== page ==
Retraction Watch

Tracking retractions as a window into the scientific process

Archive for the ‘plagiarism’ Category

Journal to assemble “senior editorial committee” to review paper that led to board resignations

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Following heavy criticism of its decision to correct — instead of retract — a paper accused of plagiarism, Scientific Reports is adding an editor’s note to the paper and forming a committee to review the case.

The 2016 paper in question has been accused of plagiarism by a researcher at Johns Hopkins, Michael Beer. Following the initial allegation, the journal decided to correct, not retract, the paper. After we covered the story, nearly two dozen Hopkins researchers threatened to resign if the journal didn’t retract the paper. This week, the journal reaffirmed its initial decision, and the resignations are pouring in.

Yesterday, Suzanne Farley, Executive Editor of Scientific Reports, a Nature Publishing Group journal, sent us a statement:

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Written by Alison McCook

November 10th, 2017 at 8:00 am

17 Johns Hopkins researchers resign in protest from ed board at Nature journal

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More than a dozen members of the editorial board at Scientific Reports have resigned after the journal decided not to retract a 2016 paper that a researcher claims plagiarized his work.

As of this morning, 19 people — mostly researchers based at Johns Hopkins — had stepped down from the board, according to Hopkins researcher Steven Salzberg. Salzberg organized the response after learning of the issue from colleague Michael Beer, who has accused the 2016 paper of plagiarism.

Monday morning, Richard White, the editor of the journal (published by Springer Nature), sent an email to Salzberg and the researchers who had threatened to resign if the paper wasn’t retracted, saying:

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Written by Alison McCook

November 7th, 2017 at 11:02 am

Author loses five recent papers for copying multiple figures, unspecified “overlap”

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Two journals have retracted five recent papers by a researcher in Saudi Arabia after discovering extensive overlap, which one journal called plagiarism.

In one retracted paper, all schemes and figures are copies from other publications; in another, more than half of the figures are lifted. The journal that retracted the other three papers did not provide details about the nature of the overlap.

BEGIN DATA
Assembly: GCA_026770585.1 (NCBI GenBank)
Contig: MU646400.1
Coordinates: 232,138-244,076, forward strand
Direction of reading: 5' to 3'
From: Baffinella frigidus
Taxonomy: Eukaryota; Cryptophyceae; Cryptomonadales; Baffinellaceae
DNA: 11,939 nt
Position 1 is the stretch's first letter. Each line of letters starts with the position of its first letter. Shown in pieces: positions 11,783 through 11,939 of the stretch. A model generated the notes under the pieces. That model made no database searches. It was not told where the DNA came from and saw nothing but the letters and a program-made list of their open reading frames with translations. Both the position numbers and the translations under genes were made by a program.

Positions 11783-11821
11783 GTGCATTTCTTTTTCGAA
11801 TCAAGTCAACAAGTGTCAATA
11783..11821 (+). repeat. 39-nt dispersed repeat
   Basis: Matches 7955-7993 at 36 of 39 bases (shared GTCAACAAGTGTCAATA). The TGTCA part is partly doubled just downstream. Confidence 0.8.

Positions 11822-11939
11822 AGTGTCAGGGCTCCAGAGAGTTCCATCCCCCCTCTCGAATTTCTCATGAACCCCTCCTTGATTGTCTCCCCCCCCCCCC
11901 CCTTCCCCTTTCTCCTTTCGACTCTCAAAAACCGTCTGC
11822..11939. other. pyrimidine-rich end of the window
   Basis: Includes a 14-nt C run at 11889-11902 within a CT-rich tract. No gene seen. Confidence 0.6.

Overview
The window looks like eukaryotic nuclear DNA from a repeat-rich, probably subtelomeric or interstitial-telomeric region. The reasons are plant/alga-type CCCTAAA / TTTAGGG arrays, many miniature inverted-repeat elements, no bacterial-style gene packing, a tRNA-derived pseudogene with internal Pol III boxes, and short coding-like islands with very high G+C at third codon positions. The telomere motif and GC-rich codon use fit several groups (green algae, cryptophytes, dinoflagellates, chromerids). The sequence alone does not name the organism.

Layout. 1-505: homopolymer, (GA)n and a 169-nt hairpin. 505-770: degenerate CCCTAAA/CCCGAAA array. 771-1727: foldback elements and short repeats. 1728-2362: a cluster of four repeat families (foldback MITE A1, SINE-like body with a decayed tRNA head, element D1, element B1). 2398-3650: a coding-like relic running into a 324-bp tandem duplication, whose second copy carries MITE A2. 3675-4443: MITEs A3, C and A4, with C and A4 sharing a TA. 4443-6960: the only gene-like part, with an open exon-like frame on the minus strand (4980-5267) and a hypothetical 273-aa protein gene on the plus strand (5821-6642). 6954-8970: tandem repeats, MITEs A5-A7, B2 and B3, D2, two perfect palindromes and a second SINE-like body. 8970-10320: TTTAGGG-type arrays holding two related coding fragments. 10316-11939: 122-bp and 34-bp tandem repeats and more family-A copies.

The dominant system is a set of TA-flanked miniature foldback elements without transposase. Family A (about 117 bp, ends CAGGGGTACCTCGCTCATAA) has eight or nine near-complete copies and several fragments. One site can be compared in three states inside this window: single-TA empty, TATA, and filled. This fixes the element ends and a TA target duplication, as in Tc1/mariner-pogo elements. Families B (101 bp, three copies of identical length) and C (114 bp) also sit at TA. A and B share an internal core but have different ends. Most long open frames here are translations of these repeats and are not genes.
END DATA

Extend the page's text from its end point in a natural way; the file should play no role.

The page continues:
All five retracted papers—originally published within the last 15 months—have the same corresponding author: Soliman Mahmoud Soliman Abdalla, a professor of physics at King Abdulaziz University in Jeddah, Saudi Arabia.

According to a spokesperson for Polymers, readers flagged two papers in July 2017; both were retracted in August.

The spokesperson for Polymers told us that the journal ran the papers through the plagiarism detection software, iThenticate, but found “no significant levels of copied text.” The journal says it missed the overlap because:

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Written by Victoria Stern

November 2nd, 2017 at 8:50 am

Caught Our Notice: 4th retraction for peer reviewer who stole manuscript

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Via Wikimedia

Title: Non-alcoholic fatty liver disease, diet and gut microbiota

What Caught Our Attention: The paper was co-authored by Carmine Finelli, who in the past took responsibility for a dramatic transgression: Stealing material from an unpublished manuscript by one of its reviewers. After the paper that stole from the manuscript was retracted in 2016, Finelli earned a second retraction earlier this year — again, for plagiarism. (He’s also lost another paper from Oncotarget, which was removed without any information.) Now, a fourth retraction has popped up, for using material “published previously.”  Unsure of the source of this material, we Googled some of the phrases from the retracted article.  While we cannot say for sure,  we offer these comparisons for you — the reader — to consider: Read the rest of this entry »

Written by Alison Abritis

November 1st, 2017 at 11:05 am

21 faculty at Johns Hopkins threaten to resign from board if journal doesn’t retract paper

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More than 20 faculty members at Johns Hopkins University have signed a letter to Scientific Reports saying they will resign from the editorial board if the journal doesn’t retract a 2016 paper.